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State’s cellphone driving law means business

Gov. Kate Brown has recently signed yet another revision to Oregon’s distracted driving cellphone law. Use of any mobile electronic device while driving can only be done “hands free.” Hands free means an attachment or built-in feature that gives a driver the ability to keep both hands on the steering wheel “at all times while using the device or requires only the minimal use of a finger, via a swipe or tap, to activate or deactivate a function of the device.” The new language was added by House Bill 4116.

An attachment or built-in feature will generally be a magnet or device holder mounted on a car dash that a phone is attached to, or a built-in dash display that includes entertainment and GPS functions. The new law makes clear that holding a phone or any other electronic device while driving is a traffic violation. A swipe or tap that allows you to take a call while remaining “heads up” with two hands on the wheel is permitted. Texting, which would require multiple taps, is never permitted while driving. It appears the intent of the revision is to allow “one touch” to turn functions off or on, but also to clarify that these actions must be momentary and allow for otherwise heads up driving. It is still illegal to hold a device while stopped at a traffic light or stop sign. To hold a device, the driver must be parked off the roadway or in a designated parking space.

The law leaves in place enhanced penalties for multiple convictions or if the offense contributes to a crash. A first offense results in a $265 fine or $440 if the use contributes to an accident. For a second offense after July 1, 2018, the presumptive fine is $440. A third offense after July 1, 2018 is a Class B misdemeanor and a court “shall” impose a $2,000 fine. The new law moves the period of counting offenses for enhanced penalties forward from October 1, 2017 to July 1 of this year. If a person has already had an enhanced penalty for offenses before July 1, 2018 resulting from more than one offense, or from contributing to an accident, they can request that the court re-determine the offense classification and any enhanced penalty.

This extension of time gives drivers additional time to adapt their driving behavior in light of these higher enhanced penalties. Medford police were giving drivers warnings of the new law after October 1, but the Sheriff’s Office did not delay enforcement. Another misconception is that a court must grant a request for diversion or traffic school on the first offense. The law says that “for a person’s first conviction ... the court may suspend the fine” on the condition that a person completes a distracted driving course. Diversion is discretionary under the statute, and the Jackson County Justice Court does not allow diversion.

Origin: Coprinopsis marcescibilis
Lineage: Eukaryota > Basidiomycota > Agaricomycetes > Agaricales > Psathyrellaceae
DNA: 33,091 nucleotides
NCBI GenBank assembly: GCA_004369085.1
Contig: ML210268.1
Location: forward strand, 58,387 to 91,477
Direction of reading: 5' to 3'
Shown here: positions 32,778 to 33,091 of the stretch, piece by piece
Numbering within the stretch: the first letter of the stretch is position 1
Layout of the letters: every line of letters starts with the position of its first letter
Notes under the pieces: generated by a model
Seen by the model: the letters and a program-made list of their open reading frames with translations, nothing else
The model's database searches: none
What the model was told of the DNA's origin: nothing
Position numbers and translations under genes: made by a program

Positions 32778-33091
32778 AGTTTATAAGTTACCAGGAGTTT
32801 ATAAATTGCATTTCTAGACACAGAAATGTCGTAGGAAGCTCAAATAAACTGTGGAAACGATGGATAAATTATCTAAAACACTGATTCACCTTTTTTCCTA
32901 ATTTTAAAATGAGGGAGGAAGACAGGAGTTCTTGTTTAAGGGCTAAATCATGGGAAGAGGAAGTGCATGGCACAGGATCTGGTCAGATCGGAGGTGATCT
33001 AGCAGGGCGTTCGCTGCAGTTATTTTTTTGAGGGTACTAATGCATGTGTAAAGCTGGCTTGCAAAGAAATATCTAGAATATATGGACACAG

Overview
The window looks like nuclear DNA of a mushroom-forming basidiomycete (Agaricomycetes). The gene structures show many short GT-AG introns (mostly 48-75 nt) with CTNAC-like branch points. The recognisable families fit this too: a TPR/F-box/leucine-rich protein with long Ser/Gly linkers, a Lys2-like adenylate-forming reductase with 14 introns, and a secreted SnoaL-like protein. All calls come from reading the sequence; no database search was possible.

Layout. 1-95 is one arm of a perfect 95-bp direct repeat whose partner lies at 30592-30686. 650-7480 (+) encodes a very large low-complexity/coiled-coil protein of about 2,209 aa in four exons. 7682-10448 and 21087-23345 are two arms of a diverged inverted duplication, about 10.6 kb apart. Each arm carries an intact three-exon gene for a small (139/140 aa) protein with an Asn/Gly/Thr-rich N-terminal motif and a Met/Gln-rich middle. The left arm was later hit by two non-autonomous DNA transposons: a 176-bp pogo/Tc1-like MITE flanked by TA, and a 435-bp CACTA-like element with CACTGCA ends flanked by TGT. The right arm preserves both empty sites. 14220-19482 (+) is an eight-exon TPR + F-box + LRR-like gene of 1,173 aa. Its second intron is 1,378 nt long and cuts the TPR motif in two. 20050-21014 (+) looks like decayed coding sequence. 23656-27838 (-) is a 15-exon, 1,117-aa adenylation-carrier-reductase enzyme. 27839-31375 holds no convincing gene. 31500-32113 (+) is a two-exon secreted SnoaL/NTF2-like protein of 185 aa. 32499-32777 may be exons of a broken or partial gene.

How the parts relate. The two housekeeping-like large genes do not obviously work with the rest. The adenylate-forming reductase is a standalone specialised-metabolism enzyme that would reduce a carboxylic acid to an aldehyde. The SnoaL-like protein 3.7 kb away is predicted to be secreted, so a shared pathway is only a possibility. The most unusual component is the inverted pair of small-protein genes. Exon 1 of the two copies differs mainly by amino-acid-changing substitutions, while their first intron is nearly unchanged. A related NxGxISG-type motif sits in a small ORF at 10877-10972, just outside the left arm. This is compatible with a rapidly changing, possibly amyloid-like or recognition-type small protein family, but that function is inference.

Since some form of cellphone restriction while driving has been on the books for 10 years in Oregon, the Justice Court has determined that the time for leniency has passed. The deterrent effect from paying a $265 fine as opposed to a $25 class with no fine is obvious. I have had a woman crying in court while pleading guilty to using a cellphone while driving. She explained she knew she shouldn’t have been on the phone because her husband “had driven off the road and killed himself” while texting. It’s time to recognize that the continuous attention our devices demand is an addiction triggered by irresistible neurochemical brain impulses. Until social stigma is attached to device use while driving in the same way that drunk driving now is, distracted driving will continue to contribute to traffic fatalities.

April is the fifth annual distracted driving month in Oregon. A distracted-driver crash occurs every 2.5 hours in Oregon, according to the Oregon Department of Transportation. Cellphone use is highest among 16- to 24-year-olds, according to the National Highway Traffic Safety Administration. Learn more about what you can do to promote safer roads at www.distraction.gov.

Joe Charter is Jackson County’s justice of the peace.